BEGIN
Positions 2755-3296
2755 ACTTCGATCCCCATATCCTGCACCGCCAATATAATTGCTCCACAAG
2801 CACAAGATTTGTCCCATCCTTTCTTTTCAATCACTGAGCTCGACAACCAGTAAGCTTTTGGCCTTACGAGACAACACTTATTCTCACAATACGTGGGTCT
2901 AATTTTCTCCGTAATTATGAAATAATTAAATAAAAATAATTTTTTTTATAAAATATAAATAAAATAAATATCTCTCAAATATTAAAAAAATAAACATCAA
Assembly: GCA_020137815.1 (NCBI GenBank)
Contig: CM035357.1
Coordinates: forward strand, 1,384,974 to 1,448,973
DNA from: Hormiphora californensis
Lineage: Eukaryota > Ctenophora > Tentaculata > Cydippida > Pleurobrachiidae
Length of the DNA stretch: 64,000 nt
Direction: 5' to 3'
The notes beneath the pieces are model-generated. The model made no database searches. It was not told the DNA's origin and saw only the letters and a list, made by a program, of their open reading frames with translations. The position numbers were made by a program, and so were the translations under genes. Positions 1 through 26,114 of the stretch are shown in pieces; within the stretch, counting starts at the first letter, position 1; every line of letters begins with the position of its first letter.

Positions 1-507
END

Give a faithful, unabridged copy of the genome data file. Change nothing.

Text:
Positions 2755-3296
2755 ACTTCGATCCCCATATCCTGCACCGCCAATATAATTGCTCCACAAG
2801 CACAAGATTTGTCCCATCCTTTCTTTTCAATCACTGAGCTCGACAACCAGTAAGCTTTTGGCCTTACGAGACAACACTTATTCTCACAATACGTGGGTCT
2901 AATTTTCTCCGTAATTATGAAATAATTAAATAAAAATAATTTTTTTTATAAAATATAAATAAAATAAATATCTCTCAAATATTAAAAAAATAAACATCAA
Assembly: GCA_020137815.1 (NCBI GenBank)
Contig: CM035357.1
Coordinates: forward strand, 1,384,974 to 1,448,973
DNA from: Hormiphora californensis
Lineage: Eukaryota > Ctenophora > Tentaculata > Cydippida > Pleurobrachiidae
Length of the DNA stretch: 64,000 nt
Direction: 5' to 3'
The notes beneath the pieces are model-generated. The model made no database searches. It was not told the DNA's origin and saw only the letters and a list, made by a program, of their open reading frames with translations. The position numbers were made by a program, and so were the translations under genes. Positions 1 through 26,114 of the stretch are shown in pieces; within the stretch, counting starts at the first letter, position 1; every line of letters begins with the position of its first letter.

Positions 1-507